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    South Korea is considering–it’s not clear how seriously–recalling its ambassador to Japan. The points of contention include a disputed island (called Takeshima in Japanese, called Tokto in Korean). Shimane Prefecture claims it and is poised to celebrate “[We Own] Takeshima [So Leave It the Hell Alone] Day.” Korea takes this as a diplomatic affront. The other major issue is that perennial favorite, Japan’s history textbooks, which the ROK understandably believes demonstrate that Japan has not fully owned its actions of the early 20th century.

    Added on 15 March: China sees Korea’s bitterly-disputed island and will raise it one renegade-province-type island:

    [PRC Premier Jiabao] Wen proposed that three conditions be met in order to resume the top leaders’ visits. The conditions involve looking at the future while reflecting upon past history, supporting a “one-China” policy apparently aimed at reuniting Taiwan, and stepped up cooperation between Beijing and Tokyo.

    Wen also insisted that the issue of Taiwan was China’s issue, asking both the United States and Japan to stay out of the matter. The premier explained that he was concerned about references to Taiwan by U.S. and Japanese officials in a recent meeting.

    China’s National People’s Congress on Monday enacted a law designed to block Taiwan’s declaration of independence. [More at Reuters on that–SRK]

    “Looking at the future while reflecting on past history” refers to visits by federal politicians to the Yasukuni Shrine. At least, that’s what’s mentioned in the Mainichi article. China is no more fond of Japan’s history textbooks than Korea is, however, and I imagine that figures in, too.

    4 Responses to “日韓友情”

    1. Michael says:

      First of all, up front, I know nothing about this issue.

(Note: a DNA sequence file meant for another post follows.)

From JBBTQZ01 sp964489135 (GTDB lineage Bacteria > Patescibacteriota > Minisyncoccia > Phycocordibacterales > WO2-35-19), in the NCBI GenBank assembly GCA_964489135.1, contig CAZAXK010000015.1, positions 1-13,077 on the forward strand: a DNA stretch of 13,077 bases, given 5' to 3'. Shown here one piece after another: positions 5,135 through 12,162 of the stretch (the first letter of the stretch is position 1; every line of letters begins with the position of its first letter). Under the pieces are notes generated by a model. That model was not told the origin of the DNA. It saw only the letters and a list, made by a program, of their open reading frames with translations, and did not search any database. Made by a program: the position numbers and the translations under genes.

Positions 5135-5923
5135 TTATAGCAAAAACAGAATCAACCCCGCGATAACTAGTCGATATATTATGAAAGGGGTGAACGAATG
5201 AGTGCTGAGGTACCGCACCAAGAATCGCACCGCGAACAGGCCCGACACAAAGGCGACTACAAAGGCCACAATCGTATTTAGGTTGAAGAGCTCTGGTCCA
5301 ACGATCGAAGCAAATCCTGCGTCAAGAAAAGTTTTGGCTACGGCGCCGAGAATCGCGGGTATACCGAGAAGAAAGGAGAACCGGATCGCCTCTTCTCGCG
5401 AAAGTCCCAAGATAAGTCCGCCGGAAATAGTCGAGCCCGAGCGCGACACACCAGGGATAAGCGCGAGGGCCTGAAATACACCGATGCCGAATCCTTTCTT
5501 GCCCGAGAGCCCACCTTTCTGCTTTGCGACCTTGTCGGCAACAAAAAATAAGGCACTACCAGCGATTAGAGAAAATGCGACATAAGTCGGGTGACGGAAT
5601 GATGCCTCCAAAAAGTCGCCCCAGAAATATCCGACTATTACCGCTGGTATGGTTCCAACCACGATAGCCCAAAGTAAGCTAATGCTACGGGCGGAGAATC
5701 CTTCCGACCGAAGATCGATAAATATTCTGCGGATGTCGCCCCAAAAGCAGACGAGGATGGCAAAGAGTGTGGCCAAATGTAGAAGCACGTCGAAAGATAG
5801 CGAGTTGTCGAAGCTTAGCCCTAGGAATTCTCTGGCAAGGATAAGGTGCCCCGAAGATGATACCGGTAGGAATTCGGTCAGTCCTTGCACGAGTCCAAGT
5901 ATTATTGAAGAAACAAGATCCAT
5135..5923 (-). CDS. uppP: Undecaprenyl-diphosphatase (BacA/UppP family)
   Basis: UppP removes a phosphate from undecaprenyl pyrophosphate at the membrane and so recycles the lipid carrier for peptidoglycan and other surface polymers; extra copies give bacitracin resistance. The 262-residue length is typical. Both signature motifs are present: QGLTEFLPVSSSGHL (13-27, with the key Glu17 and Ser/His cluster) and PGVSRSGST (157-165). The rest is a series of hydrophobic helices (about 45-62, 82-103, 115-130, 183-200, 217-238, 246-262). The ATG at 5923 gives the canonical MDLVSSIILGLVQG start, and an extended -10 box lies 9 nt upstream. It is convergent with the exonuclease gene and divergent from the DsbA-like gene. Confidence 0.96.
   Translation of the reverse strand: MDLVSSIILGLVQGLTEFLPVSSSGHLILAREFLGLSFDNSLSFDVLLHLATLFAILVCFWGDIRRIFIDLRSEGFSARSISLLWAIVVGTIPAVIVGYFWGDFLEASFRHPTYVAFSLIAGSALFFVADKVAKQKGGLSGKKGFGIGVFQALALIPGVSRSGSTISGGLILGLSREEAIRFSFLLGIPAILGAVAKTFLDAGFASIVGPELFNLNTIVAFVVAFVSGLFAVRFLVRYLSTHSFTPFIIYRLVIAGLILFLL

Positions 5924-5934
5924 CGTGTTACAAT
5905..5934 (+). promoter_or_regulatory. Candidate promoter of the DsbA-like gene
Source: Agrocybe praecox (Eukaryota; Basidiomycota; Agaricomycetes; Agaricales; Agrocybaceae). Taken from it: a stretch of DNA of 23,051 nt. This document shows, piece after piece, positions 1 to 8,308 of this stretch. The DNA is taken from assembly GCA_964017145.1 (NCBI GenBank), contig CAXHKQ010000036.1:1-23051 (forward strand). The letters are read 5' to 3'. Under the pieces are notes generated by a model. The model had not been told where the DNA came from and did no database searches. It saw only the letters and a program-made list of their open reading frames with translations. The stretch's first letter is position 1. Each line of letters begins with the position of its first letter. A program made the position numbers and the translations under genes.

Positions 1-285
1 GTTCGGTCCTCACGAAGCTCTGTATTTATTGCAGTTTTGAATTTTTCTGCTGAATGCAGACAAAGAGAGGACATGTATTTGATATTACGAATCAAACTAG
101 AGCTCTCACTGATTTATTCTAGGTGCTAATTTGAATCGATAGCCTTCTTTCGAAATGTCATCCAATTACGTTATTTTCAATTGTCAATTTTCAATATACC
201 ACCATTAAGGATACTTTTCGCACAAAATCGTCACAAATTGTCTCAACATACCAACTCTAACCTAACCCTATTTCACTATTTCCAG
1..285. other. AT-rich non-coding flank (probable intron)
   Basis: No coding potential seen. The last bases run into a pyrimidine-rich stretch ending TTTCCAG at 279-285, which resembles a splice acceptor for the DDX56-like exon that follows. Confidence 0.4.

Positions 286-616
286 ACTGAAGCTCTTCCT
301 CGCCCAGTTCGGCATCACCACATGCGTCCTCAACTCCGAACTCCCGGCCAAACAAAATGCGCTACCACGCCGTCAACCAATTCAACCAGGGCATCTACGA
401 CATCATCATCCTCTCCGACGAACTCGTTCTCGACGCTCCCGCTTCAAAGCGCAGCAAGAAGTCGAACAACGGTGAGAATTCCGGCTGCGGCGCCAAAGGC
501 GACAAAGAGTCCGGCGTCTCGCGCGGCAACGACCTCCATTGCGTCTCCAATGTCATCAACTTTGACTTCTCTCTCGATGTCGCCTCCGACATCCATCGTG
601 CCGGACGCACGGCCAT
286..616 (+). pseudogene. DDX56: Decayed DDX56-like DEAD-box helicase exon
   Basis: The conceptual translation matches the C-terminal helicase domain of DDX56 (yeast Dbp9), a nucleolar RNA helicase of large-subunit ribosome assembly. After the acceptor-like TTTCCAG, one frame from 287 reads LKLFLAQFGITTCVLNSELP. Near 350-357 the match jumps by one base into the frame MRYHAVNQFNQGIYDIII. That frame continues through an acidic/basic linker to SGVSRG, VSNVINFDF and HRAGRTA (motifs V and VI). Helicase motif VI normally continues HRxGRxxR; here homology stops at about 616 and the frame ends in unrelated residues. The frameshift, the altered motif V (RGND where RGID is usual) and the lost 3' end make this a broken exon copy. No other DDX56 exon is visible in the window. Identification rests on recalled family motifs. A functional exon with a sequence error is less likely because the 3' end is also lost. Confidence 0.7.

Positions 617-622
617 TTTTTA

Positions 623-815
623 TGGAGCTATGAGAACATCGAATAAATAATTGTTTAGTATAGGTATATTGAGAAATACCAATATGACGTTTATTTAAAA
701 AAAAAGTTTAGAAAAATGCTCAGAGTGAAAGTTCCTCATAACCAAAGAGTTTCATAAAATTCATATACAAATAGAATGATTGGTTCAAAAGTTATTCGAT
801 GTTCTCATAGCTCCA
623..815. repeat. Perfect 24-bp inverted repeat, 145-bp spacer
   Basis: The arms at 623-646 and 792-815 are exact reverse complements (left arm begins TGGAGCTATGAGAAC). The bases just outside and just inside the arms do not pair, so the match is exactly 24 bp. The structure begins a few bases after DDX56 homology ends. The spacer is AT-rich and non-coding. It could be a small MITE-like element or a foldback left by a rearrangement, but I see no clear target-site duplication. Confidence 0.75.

But doesn’t it seem counterproductive for Japan to do anything to piss off South Korea at the current time?

    2. Sean Kinsell says:

      Japan’s existence pisses off South Korea. Not that Japan couldn’t, right now, do some things that would help–for pity’s sake, no one is seriously demanding you pay monetary reparations, but can’t the mayor of some major city manage to choke out the line, “We are sorry for what we did to the comfort women, and it will not happen again” once, in public? If, as I assume you are, you’re referring to the DPRK and the PRC…well, I think Japan and the ROK recognize that going berserk on each other would be a dangerous diversion of attention and resources.
      I doubt that everyone went through all the links here, though, so I might point out for those who like their humor very droll: the Japanese site has a link that states that international law recognizes Japan’s sovereignty over Takeshima. All the text at the link actually explains, though, is that Japan went along with existing international law in awarding fishing and hunting rights. It also states that Japanese ownership should be recognized because it controlled the island up to the end of World War II! That’s an argument the Koreans are sure to be sympathetic to.

    3. Sean Kinsell says:

      Oh, and BTW, man, speaking of encroachments on one’s territory: sorry to read about your recent theft. I mean, the recent theft perpetrated on you. Hope everything works out and the security fence does the trick.

    4. Simon World says:

      Asia by Blog

      Asia by Blog is a regular feature providing links to Asian blogs and their views on the news in this fascinating region. Previous editions can be found here. **Notes: 1. The new Daily Linklets posts will also contain links to interesting China, Asia an…